Thladiantha dubia (Red Hailstone)
|Also known as:
|Golden Creeper, Manchu Tubergourd
|part shade, shade, sun; moist soil; stream and river banks, thickets, fields, roadsides, waste places, gardens
|June - September
|6 to 20-foot vine
|Wetland Indicator Status:
|MN county distribution (click map to enlarge):
|National distribution (click map to enlarge):
Pick an image for a larger view. See the glossary for icon descriptions.
One to a few stalked flowers arising from leaf axils all along the stem, with separate male and female flowers on different plants (dioecious). All flowers are about 1 inch long, yellow, bell-shaped with 5 recurved lobes. Male flowers have 5 short yellow stamens inside the tube; female flowers have a 3-parted style with disc-shaped stigma. The calyx surrounding the flower has 5 oblong, recurved lobes, is light green and covered in long, white hairs on the outer surface. Flower stalks are covered in a mix of long straight and short hooked hairs.
Leaves and stems:
Opposite a leaf is a long, unbranched, hairy tendril that winds around other vegetation to help the vine climb. Stems are light green and weakly angled. Leaves, stalks and stems are all covered in a mix of long straight and short hooked hairs, the hooked hairs sticking like Velcro™ to anything and everything, even skin.
This invasive species is new to Minnesota, first recorded in Stillwater in 2013 (the Cass County report shown on the national map cannot be confirmed). At the time little was known about the species; reports are that it was treated and thought to be eradicated. They were wrong. It silently multiplied over 5 years and became a massive infestation, not unlike kudzu, covering much of the ground and climbing 20 feet or more into the trees, smothering everything. Reports that it is hardy only to zone 6 and is shade intolerant are obviously incorrect, since the site where we photographed it is zone 4 in a fairly shady ravine.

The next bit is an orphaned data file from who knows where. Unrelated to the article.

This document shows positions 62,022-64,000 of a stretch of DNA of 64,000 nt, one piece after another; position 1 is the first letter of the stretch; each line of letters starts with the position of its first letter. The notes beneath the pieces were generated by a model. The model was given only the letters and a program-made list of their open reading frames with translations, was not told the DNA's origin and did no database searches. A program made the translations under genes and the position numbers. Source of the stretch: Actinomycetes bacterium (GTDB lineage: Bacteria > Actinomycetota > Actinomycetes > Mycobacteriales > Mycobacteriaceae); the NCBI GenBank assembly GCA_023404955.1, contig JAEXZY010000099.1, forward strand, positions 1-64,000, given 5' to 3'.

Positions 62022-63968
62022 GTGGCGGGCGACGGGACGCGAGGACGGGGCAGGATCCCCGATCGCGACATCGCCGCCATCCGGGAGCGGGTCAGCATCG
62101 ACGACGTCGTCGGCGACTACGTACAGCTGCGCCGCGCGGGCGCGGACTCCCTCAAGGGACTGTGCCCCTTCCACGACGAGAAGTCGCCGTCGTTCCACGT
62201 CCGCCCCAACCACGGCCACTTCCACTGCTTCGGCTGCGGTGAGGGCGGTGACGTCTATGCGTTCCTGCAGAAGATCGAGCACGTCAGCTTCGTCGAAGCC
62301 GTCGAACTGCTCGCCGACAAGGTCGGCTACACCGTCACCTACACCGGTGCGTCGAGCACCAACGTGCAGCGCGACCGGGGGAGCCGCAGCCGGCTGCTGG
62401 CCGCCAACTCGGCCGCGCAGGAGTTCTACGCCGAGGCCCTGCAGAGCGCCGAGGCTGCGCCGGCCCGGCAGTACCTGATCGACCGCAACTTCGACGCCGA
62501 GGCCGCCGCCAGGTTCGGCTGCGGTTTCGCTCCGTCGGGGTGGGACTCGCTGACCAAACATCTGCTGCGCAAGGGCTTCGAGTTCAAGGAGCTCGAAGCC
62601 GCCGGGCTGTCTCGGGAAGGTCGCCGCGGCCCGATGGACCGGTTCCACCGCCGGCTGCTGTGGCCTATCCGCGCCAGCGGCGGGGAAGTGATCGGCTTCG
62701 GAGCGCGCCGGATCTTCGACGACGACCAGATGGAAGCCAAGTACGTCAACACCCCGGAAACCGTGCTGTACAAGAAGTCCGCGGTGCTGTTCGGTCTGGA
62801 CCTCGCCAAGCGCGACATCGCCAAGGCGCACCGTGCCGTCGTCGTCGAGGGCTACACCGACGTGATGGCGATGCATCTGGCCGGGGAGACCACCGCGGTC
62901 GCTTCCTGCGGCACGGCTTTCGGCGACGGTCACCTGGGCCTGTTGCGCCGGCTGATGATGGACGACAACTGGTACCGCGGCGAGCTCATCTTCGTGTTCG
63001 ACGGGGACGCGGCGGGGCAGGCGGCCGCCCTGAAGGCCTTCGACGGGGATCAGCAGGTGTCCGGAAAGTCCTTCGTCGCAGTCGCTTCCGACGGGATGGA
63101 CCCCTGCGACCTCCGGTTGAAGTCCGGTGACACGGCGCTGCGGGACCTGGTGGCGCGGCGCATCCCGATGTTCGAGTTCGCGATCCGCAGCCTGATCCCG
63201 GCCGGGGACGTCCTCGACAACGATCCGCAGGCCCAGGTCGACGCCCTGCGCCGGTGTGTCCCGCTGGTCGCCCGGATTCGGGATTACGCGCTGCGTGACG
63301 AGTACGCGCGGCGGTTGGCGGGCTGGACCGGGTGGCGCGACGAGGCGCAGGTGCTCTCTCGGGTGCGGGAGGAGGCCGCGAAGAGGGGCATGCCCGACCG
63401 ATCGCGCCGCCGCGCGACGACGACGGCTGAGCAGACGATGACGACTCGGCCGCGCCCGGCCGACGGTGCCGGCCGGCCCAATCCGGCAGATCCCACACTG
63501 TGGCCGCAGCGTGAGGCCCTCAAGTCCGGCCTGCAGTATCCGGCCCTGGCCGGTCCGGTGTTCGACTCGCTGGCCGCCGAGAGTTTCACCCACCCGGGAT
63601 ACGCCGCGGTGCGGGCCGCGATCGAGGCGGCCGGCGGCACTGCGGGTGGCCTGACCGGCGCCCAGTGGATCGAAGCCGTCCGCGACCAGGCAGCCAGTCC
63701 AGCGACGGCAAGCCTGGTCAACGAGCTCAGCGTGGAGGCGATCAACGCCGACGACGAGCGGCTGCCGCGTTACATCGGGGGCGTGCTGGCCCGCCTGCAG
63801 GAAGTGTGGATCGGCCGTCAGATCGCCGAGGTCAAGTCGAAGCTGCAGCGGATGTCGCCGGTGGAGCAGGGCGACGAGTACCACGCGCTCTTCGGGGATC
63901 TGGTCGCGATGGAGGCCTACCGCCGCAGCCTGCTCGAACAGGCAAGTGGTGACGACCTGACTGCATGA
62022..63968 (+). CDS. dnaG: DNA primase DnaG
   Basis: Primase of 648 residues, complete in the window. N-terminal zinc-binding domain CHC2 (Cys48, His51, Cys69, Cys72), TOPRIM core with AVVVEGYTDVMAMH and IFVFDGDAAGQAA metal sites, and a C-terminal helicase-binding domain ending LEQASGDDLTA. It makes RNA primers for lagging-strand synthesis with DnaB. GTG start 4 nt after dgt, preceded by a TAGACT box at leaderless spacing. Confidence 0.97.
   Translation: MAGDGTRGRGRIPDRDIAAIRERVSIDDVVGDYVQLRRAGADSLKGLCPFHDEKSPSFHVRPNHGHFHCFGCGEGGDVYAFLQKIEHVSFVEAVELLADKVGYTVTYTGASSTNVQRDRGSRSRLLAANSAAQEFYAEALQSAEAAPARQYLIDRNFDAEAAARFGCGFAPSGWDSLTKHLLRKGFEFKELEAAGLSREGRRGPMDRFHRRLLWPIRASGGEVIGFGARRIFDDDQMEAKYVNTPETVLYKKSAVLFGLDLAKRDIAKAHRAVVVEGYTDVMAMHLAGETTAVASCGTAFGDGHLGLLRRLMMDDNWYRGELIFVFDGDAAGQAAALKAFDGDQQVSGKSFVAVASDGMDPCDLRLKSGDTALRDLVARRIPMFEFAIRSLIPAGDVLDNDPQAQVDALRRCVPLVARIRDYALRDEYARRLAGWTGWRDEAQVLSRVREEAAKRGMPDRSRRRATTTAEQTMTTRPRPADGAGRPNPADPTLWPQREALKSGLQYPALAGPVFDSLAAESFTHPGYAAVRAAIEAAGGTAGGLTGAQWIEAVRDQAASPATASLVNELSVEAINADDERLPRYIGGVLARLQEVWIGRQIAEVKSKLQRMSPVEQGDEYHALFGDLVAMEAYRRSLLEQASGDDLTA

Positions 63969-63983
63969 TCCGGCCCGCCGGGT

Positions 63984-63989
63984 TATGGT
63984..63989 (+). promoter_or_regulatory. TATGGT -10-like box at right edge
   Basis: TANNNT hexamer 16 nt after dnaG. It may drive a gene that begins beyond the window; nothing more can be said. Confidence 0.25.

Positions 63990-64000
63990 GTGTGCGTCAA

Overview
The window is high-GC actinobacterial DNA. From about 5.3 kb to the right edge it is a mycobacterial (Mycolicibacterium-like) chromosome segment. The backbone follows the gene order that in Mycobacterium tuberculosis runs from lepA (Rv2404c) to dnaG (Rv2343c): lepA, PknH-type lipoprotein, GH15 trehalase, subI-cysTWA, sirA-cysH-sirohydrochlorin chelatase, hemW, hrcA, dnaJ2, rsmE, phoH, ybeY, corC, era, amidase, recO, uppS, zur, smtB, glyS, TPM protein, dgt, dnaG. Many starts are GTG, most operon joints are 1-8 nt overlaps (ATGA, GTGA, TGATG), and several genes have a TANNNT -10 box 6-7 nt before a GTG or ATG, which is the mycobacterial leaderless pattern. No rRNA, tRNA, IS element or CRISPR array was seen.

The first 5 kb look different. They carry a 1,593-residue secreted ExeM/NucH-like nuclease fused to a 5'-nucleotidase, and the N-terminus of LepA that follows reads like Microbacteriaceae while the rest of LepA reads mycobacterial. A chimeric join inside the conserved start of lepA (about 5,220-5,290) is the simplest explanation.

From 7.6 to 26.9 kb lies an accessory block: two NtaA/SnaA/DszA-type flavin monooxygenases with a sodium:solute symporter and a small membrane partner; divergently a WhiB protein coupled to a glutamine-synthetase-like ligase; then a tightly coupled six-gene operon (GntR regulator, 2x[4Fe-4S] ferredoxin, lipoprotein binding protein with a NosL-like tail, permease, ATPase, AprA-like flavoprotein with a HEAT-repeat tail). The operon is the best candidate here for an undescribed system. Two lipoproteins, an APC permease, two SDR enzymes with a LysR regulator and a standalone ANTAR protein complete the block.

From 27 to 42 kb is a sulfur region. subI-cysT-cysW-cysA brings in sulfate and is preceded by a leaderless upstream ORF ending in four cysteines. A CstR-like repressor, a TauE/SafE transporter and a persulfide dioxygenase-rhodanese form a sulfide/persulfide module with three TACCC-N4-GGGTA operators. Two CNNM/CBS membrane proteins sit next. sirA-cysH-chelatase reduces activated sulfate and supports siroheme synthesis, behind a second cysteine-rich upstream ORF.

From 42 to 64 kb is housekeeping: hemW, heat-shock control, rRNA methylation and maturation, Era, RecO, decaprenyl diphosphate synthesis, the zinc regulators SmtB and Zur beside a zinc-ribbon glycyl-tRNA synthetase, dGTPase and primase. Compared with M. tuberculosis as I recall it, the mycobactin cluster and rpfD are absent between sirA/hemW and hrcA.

The population in Stillwater is entirely male, which seems to be the norm in North American infestations. While an all-male or all-female population won't produce above-ground fruit, they can spread far and wide by below-ground tubers connected by rhizomes. One report notes new tubers can be produced every 4 to 8 cm (1½ to 3 inches). I followed the trail from one tuber to another and measured close to 2 feet, but that was only one specimen. Tubers could have been much more abundant in other parts of the population. A report from Canada noted their attempts at chemically treating it failed and the most reliable control method was likely digging up all the tubers.
If you see this thing in the wild, get rid of it while you can. At minimum, tell someone!
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- Thladiantha dubia plant
- Thladiantha dubia plants
- Thladiantha dubia plants
- climbing Thladiantha dubia
- sprawling Thladiantha dubia
- close-up of long straight and short hooked hairs
- tubers are starchy like potatoes
- tubers float and may spread down waterways
- tubers are connected by underground stems (rhizomes)
- tubers can be as close as 1½ inches apart, ©Rob Hille
- female flower ©Rob Hille
- male flower
Have you seen this plant in Minnesota, or have any other comments about it?